Cheap cameras developed to minimise crowd Injuries
by FFE EU News Staff
Take a cheap infrared camera and a monochrome camera, combine the two and set it up with a computer that can detect temperature and light differences. The result is a mega-machine that can measure crowd densities and provide alerts when crowds have reached dangerous levels.
The smart system has been developed by Dr Amin Al-Habaibeh and his team of researchers at the Nottingham Trent University School of Architecture, Design and the Built Environment. With the camera system, the density of crowds at a given area can be measured in real-time. The system is also able to provide crowd estimates with the least margin of error.
Dr Amin Al-Habaibeh said ‘Large scale public events still present huge safety risks and there are several recent examples of incidents which have resulted in loss of life.
‘It’s important that technology helps minimise those risks and, where possible, helps prevent any instances such as crushing. The project has many potential applications around the world including sport events and city festivals.’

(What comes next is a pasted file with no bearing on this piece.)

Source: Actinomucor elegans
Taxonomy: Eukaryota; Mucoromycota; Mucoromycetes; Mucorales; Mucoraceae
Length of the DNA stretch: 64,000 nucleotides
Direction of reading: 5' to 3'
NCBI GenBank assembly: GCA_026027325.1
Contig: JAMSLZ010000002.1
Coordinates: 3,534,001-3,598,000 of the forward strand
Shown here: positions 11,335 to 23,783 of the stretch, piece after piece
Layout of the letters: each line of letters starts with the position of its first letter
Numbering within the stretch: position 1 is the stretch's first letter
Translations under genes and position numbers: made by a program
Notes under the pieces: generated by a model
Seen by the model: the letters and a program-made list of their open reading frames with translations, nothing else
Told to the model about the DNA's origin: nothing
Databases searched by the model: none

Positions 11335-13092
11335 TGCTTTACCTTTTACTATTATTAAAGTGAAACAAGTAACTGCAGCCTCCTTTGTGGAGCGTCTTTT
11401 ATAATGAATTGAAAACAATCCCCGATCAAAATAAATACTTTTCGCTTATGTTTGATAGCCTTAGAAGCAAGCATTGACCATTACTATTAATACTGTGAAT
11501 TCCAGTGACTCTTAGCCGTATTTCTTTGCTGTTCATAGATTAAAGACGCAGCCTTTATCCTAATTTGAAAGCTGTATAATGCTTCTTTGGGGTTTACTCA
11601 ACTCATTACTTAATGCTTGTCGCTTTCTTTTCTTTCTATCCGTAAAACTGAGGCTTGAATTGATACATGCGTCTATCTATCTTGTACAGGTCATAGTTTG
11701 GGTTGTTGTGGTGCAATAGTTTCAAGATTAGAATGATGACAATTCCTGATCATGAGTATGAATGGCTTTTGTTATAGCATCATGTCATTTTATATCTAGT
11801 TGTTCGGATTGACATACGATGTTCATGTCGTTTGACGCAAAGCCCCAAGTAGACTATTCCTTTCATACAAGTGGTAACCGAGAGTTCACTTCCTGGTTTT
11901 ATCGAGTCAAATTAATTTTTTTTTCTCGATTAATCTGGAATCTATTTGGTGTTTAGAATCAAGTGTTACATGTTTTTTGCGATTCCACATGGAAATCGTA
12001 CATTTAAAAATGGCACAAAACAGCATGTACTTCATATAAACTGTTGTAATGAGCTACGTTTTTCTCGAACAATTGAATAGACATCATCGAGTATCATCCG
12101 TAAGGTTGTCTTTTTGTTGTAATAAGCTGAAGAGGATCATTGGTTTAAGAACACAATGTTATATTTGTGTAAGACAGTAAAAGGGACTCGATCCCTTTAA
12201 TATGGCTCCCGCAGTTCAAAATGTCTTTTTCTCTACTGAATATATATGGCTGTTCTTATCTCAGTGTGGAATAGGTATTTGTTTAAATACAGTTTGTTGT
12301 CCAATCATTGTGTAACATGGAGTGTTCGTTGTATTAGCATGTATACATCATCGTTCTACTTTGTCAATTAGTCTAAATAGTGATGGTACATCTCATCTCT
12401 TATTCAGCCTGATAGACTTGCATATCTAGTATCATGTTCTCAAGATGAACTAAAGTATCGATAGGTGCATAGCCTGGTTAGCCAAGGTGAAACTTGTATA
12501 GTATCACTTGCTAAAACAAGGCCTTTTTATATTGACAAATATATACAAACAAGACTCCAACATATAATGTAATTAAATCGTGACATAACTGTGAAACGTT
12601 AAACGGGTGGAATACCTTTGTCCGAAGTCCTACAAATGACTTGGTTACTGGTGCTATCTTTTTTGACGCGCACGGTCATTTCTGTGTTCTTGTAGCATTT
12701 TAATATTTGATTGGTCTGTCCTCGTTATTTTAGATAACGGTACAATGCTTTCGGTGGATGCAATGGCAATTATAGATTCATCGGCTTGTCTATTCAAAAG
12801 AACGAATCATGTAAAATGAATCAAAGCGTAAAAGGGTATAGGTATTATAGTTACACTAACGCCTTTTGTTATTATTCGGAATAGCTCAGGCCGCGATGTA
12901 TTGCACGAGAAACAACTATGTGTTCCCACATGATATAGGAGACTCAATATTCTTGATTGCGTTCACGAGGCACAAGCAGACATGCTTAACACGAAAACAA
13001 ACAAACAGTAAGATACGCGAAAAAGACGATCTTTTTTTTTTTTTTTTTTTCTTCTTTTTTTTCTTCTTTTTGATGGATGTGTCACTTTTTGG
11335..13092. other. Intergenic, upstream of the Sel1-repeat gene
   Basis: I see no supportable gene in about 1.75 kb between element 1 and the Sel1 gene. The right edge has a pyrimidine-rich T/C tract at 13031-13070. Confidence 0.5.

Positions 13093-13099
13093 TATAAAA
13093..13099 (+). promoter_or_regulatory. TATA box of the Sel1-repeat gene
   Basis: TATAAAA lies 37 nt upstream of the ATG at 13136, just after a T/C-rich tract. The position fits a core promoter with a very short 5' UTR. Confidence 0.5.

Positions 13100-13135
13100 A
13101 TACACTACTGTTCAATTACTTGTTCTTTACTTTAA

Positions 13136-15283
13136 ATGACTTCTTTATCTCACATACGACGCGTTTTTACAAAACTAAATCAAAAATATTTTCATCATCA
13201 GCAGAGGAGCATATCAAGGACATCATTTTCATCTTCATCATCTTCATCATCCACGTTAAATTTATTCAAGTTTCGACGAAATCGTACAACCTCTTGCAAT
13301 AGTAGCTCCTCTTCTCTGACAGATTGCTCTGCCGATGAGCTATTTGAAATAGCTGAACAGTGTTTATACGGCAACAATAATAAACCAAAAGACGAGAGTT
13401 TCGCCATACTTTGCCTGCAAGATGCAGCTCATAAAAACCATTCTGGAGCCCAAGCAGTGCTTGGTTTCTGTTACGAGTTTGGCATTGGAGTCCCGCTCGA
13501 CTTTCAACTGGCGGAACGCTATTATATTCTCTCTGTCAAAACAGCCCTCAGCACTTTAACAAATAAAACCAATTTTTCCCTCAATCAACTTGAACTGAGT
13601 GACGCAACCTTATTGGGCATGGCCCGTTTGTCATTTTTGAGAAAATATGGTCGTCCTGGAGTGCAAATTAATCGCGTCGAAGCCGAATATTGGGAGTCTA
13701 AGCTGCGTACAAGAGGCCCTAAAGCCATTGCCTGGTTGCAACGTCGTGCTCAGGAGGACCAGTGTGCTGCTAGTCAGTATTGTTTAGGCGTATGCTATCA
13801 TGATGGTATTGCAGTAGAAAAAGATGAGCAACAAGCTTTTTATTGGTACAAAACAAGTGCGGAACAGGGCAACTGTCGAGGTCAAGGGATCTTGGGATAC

The monochrome camera can detect individuals in a crowd through outlines. The infrared camera meanwhile monitors each person by sensing the heat that they release from their bodies. A density of five people per square metre is considered potentially unsafe. The camera can also do this at night.
Post-grad researcher Saied Yaseen said that the system ‘will give security staff the knowledge of whether or not people’s safety is at risk, even when this is impossible tell with the naked eye.’